We taught students, having to make up our own lesson plans to teach in English to girls who knew very little, if any, depending on the age . This was difficult considering the language barrier. The girls were shy, and some didn't pay attention, but it was surprisingly rewarding and heart warming. It was great seeing someone's face light up as you make a silly face, or another furiously writing notes in an effort to remember what you're saying, or playing duck duck goose afterwards with children you might have been frustrated with a few minutes before. 

After teaching and playing the first two days we then went into a neighboring village and spoke with them, and went into the market to get an idea of what kind of goods there is a demand for. We went into the market with the assignment to find something we had never seen before, buy it, and bring it back to discuss what it was with Rishi-ji. This made for a lot of interesting conversation.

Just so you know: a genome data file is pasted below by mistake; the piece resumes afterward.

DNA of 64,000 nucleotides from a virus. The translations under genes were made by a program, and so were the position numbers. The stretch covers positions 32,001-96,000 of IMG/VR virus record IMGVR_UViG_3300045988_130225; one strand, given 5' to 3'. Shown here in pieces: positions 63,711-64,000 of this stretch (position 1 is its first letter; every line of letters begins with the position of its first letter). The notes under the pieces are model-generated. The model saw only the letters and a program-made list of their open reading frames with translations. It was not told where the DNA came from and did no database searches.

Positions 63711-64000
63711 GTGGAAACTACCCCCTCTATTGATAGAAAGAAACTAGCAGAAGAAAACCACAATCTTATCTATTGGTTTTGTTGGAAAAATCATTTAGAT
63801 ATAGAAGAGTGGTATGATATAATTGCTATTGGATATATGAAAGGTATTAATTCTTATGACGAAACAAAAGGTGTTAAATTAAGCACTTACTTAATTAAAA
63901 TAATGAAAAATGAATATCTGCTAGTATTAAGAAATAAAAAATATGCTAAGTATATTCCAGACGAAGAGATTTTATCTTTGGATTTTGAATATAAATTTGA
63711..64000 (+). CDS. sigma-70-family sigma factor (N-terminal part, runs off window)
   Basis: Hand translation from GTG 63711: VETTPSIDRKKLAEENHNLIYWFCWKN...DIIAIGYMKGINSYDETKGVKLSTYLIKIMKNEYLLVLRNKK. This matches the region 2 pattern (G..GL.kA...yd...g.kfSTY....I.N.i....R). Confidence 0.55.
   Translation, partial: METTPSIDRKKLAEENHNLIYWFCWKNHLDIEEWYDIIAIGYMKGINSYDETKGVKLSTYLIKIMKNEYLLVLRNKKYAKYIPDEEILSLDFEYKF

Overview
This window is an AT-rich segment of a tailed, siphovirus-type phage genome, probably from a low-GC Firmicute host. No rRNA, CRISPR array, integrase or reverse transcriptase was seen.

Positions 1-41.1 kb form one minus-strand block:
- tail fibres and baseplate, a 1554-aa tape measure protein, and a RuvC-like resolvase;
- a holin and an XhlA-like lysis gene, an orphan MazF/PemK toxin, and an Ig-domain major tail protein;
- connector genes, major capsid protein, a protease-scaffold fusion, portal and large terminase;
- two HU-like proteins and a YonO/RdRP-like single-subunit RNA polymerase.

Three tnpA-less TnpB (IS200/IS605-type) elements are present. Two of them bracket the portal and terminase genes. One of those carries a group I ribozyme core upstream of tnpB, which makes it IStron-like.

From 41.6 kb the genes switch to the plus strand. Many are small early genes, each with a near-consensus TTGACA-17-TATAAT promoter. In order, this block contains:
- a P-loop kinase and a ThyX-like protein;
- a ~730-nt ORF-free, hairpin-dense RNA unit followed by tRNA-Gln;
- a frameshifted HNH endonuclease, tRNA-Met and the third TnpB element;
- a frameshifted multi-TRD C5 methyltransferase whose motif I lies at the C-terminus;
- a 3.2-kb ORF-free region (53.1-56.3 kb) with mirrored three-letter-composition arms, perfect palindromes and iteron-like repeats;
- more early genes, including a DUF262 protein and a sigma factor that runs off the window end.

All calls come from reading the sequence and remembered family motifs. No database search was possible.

On this third day we also joined our host families, and started painting murals in the afternoon. 

The week was ended with a celebratory dance party, and to quote Kenz "it was like what you want every American dance party to be like" . It was loud and packed and very sweaty but everyone was completely unbridled, jumping, and smiling. You were not judged, dancing however ridiculously as you could. It was a very rambunctious send off.

The task of putting this village home stay into words is difficult because of how meaningful it was to myself and others. I don't think my written word could fully express the weight and emotion tied to it. I think this was one of the most impactful weeks we've all experienced.